4 Reasons Why You Should Host Seminars
Every functional fitness gym owner has, at some point, thought about whether or not to host a specialty seminar. It’s pretty cool to have a high profile coach come to your facility and work with your athletes, but do the pros outweigh the cons in actually executing the seminar?
I have attended and taught a number of seminars and have had the opportunity to talk to many gym owners about their thoughts on hosting them. I’ve also been able to chat with many seminar teachers whose business model relies on the upside being higher than the downside for the gym owner. In the first part of our series, we’ll cover why you should consider hosting a seminar.
Most gym owners who host seminars are excited about the material they take away from the teacher. Maybe your knowledge on oly and metcon is rock solid, but you haven’t figured out gymnastics. You can use the seminar as a way to fill in the gaps or take you further into a specialty discipline, and as always, you can pass this information along to your community.
Your Local Brand
People gravitate towards gyms that have the programs they are interested in. Hosting a specialty seminar that is open to the public is a great way to establish your gym as the gym that focuses on [x, y, and z].
For example, six years ago information on Olympic lifting was scarce. If there were three competing gyms in the area, none of which have an oly program, and you decide to host a seminar on Olympic lifting, you’ve just established yourself as the only gym in town that knows Olympic lifting. This day and age we’re in a similar place with gymnastics strength seminars, mobility seminars, martial arts clinics, rowing seminars, adventure and survival clinics to name a few.
Support Your Community
This has a few facets to it. First, you can host a seminar that your members have already requested. What key disciplines are people requesting more of? With a seminar, you’re listening to their needs and offering a solution, giving them the opportunity to continue to grow as an athlete.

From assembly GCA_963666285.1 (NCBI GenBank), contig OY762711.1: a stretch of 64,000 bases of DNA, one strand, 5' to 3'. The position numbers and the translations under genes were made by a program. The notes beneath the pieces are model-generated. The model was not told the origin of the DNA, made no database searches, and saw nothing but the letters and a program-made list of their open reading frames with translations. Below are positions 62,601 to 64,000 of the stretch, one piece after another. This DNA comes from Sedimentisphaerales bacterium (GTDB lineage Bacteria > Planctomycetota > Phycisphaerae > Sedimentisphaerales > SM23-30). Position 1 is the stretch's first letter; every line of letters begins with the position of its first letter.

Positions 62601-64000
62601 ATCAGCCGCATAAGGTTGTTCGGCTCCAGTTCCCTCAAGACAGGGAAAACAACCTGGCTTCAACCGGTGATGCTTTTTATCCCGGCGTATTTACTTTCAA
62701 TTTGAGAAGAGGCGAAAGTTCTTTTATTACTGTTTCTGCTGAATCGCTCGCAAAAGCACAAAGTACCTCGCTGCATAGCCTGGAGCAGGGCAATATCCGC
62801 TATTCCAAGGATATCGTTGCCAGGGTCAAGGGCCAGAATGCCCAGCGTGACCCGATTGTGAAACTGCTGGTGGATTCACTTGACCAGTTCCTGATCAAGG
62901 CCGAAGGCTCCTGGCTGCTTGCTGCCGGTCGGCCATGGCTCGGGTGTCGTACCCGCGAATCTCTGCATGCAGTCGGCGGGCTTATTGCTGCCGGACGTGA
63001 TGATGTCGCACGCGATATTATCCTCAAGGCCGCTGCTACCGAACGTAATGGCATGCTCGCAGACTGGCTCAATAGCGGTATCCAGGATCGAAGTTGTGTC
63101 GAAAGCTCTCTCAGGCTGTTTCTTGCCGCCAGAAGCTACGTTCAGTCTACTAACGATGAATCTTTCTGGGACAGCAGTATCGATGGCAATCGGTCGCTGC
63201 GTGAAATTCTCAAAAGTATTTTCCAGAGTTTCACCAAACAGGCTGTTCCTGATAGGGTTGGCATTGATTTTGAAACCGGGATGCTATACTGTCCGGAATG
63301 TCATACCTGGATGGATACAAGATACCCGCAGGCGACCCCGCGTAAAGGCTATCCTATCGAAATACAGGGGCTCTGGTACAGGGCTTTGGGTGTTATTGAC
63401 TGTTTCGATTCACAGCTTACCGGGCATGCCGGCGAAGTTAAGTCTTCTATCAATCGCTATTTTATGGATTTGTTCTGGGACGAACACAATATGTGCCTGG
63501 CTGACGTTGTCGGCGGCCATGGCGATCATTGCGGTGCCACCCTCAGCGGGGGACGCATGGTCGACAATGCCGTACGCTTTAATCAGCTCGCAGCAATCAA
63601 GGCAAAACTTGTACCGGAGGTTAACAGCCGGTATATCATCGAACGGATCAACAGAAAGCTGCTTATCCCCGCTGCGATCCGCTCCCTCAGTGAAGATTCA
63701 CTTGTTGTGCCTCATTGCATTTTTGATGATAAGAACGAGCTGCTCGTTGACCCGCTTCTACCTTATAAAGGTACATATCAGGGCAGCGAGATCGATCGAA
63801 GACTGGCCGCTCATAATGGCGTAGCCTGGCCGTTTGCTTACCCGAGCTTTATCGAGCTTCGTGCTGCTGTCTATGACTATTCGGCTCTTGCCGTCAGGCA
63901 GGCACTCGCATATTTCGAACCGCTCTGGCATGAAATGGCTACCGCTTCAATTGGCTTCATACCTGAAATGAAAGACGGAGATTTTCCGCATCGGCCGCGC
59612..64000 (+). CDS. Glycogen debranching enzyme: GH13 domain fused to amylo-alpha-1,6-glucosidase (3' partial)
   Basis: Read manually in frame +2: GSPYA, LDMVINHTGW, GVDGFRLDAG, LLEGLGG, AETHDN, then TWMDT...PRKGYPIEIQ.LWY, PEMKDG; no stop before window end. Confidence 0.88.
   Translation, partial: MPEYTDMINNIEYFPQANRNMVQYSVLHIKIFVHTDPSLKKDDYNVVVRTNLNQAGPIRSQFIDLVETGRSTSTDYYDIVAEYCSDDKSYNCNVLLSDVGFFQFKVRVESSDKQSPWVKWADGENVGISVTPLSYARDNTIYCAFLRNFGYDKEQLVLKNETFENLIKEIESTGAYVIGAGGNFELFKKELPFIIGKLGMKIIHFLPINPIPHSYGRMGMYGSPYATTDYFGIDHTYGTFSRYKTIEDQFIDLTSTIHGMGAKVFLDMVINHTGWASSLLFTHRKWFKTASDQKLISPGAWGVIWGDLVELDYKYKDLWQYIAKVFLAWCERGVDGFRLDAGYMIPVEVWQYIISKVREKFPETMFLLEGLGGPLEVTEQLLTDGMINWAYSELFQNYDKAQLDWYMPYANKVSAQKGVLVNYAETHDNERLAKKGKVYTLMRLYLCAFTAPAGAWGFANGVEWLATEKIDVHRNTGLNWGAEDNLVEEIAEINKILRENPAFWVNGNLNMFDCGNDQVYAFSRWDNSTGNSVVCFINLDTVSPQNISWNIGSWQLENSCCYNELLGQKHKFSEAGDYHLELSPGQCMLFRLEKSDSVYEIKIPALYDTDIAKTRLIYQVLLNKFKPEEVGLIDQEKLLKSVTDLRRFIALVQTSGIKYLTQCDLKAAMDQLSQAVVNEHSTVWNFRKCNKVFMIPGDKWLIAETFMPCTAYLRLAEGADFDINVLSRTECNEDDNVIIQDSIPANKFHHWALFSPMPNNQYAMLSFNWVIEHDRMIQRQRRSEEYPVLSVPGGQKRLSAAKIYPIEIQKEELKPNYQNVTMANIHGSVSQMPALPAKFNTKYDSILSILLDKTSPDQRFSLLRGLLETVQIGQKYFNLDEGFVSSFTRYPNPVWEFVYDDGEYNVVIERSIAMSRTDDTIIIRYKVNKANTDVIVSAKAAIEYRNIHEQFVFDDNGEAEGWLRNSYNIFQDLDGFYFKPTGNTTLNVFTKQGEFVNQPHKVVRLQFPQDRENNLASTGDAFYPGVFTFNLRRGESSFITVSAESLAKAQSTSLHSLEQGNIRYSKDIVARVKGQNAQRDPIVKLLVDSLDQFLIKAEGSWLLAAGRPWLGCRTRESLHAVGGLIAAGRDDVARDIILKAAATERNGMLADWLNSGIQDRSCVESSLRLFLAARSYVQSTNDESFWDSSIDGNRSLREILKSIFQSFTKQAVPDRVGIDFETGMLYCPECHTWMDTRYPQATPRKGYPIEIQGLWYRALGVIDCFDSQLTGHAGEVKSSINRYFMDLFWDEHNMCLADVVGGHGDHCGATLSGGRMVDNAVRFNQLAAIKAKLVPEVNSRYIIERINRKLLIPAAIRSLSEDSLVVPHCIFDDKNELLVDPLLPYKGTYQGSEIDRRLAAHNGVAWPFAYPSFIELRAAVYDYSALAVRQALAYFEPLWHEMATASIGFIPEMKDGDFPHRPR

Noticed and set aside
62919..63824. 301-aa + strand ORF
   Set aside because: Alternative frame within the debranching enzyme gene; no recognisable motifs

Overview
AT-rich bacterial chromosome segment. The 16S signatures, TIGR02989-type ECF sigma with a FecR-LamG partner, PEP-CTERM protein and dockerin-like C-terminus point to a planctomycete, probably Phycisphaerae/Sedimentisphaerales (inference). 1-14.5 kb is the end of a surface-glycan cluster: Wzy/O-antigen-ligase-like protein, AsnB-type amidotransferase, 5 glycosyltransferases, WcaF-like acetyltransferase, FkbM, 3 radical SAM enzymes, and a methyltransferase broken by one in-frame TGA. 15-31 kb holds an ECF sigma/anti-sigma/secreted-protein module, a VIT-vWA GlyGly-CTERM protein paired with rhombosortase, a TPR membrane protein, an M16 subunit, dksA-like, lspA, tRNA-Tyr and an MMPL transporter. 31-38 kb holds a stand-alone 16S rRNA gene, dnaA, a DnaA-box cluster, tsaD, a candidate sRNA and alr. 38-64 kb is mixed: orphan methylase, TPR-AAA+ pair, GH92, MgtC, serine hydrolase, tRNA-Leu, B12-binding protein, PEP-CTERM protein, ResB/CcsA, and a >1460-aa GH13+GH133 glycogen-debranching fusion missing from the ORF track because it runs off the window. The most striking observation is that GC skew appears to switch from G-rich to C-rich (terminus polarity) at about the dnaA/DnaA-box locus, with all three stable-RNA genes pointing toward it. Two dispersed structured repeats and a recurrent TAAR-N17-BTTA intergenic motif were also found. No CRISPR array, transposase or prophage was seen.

Second, your coaches learn for free. Generally, seminar teachers will allocate a certain number of seminar seats to the host for free so that your coaches can learn with no drain on your pockets. Carl Paoli of Freestyle Connection, for example, allocates five free seats for each seminar. This can be great if there is a common weakness amongst your training staff, or for a deeper dive into a specific discipline. Seminars can be a great way to avoid dipping into your coach development fund (if you don’t one check out our blog on coach development), while still getting all the perks of investing in coach development.
Promotion is a group effort, and selling out the seminar is the ultimate goal. If a host is able to facilitate this, many teachers will offer a cash bonus for selling out the seminar. Carl Paoli offers up to $1,000 to the host for a sold out seminar. This can be a nice way to offset the time investment of hosting the seminar.
There are several reasons why hosting a seminar is a great option for gym owners. In our next post, we’ll discuss the reasons why you might not want to host a seminar and offer advice to help you decide whether or not to it’s the right fit for your gym.
Hosting seminars can be a great way to bring some extra income into your gym. Get your copy of our free guide, Six Building Blocks to Financial Health for Your Affiliate Gym, to get additional ideas on how you can improve the financial situation at your box.
Manager of Outbound Sales
Outside of his sales role at Zen Planner and his own training in bouldering, gymnastics strength, weightlifting and mobility development, Cody teaches on Carl Paoli’s Freestyle Connection seminar team. He was also the personal gymnastics coach for a handful of CrossFit® Games athletes for the 2013 and 2014 Games, and helped Diablo CrossFit bring three teams to regionals. In the future, Cody looks to push the movement culture to the mainstream.